How could this have happened? How could something we worked so hard for be handed over to the enemy so quickly? Those were the sentiments of the San Jose Sharks immediately following a home game against the Colorado Avalanche. The Sharks were dominating and victory was within reach. Then calamity struck. One misguided backhand landed the puck in the wrong net. The Avalanche won by a fluke. Dan Boyle went to his dressing room stunned, embarrassed, and defeated. In a strange way I know exactly how he felt.
Although it was two years ago, I can still feel the shame and humiliation as if it happened yesterday. My pastor’s family had faced a disaster of indescribable proportions. His wife Lori had been recently diagnosed with breast cancer and she was in the early stages of treatment. On the first day of her chemotherapy treatments her house and everything in it burned to the ground. The area where she lived did not have fire hydrants so the fire department had to pump water from the nearby delta. The home and its contents was a total loss. Miraculously, none of its eight occupants were home when the fire started but suddenly cancer seemed like a small hill to climb. Lori was not only fighting for her life, she was also homeless.
I immediately sprung into action. With the help of my small church, Operation Restoration was underway. We set up a bank account where money could be deposited and my garage became a used clothing warehouse. Donations poured in. By this time I was exhausted. When I wasn’t on the streets asking vendors for help (something that went way beyond my comfort zone) I was working on the website. My writing and family went by the wayside as I spent hours helping my friends recover from their tragedy.
That is when I had my Dan Boyle moment. On the website was a list of items the family had lost. Through a strongly worded email I was mortified to discover that I had made a terrible blunder. Words like “grand piano” and “Harley Davidson leathers” were highly offensive to donors who wanted to help a family in crisis. I cannot remember specifics but I can still feel the anger that the writer poured into her words. I had never witnessed such contempt from a total stranger. In trying so hard to help my pastor restore all that he lost, I inadvertently caused him more problems. Donations came to a screeching halt. I was accused of running a scam and taking advantage of hardworking people. The fundraiser I organized was a near failure. We barely made enough money to pay for expenses. For all my labor, Satan received the glory as I silently wept.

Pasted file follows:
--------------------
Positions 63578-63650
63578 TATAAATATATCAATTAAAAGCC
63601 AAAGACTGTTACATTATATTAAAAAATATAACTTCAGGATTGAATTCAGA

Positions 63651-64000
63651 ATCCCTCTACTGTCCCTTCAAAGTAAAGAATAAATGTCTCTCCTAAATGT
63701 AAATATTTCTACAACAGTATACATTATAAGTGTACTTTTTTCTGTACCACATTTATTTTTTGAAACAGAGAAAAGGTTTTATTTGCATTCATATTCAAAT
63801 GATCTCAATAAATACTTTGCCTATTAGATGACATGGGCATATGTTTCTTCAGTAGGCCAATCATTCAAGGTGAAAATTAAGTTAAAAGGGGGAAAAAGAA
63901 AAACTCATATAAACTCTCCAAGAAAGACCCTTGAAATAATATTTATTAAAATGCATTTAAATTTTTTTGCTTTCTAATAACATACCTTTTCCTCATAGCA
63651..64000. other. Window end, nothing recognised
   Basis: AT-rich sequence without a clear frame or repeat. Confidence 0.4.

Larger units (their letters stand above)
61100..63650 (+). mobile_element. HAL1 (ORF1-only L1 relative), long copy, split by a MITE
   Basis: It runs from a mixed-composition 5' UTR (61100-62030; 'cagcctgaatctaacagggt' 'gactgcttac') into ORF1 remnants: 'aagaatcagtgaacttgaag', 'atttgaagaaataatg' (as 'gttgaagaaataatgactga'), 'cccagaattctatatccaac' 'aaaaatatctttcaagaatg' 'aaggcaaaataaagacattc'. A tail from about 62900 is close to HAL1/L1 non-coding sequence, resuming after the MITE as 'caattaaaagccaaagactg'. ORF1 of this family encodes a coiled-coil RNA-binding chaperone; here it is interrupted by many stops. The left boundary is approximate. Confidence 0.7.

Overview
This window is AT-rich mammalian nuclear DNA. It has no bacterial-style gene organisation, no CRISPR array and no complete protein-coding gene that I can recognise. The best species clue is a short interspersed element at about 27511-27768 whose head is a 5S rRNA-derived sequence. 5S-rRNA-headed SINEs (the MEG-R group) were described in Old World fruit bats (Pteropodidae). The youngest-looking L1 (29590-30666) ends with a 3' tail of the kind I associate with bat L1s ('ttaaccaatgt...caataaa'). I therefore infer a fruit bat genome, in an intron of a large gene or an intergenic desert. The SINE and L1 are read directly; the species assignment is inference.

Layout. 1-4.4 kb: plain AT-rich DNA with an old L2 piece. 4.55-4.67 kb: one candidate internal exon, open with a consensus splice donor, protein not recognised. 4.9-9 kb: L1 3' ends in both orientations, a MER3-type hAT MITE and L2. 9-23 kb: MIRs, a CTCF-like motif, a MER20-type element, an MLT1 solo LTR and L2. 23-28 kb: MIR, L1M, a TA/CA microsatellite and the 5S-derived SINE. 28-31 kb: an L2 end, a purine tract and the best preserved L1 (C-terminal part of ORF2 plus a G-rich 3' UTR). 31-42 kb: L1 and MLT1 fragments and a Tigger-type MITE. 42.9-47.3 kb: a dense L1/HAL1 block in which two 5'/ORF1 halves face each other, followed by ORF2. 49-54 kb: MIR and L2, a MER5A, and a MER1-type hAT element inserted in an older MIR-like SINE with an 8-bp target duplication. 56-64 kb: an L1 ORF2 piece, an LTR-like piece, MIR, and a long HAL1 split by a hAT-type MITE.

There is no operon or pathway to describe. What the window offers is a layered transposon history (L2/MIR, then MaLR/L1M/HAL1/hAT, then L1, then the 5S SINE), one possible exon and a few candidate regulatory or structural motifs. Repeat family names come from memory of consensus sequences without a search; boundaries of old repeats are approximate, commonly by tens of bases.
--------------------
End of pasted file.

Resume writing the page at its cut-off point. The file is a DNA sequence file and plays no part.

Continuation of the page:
In the aftermath, I realized that sometimes our best intentions can have disastrous results. Perhaps we miss a key detail and go left when we should have gone right. We mean well but in the end we are human and we make mistakes. Joy returns when we choose to get up and keep fighting. Despite my disgrace, I rose above the gossip and got back to work. The following Christmas my church and I adopted fifty needy families and we gave back to our community. I learned that the most rewarding accomplishments are the ones that are a direct result of pain and suffering. Even in our failures, we are driven to persevere because it is our birthright to succeed. Satan may win a battle-- but the war is already won. Today Lori is cancer-free and lives in a beautiful two-story home. She just celebrated a birthday and all of her party guests congregated around her new piano. What happened to Boyle and his team? He scored the winning goal in the next game and they won the series. Our adversary will fall when we decide to rise. In Christ we are more than conquerors.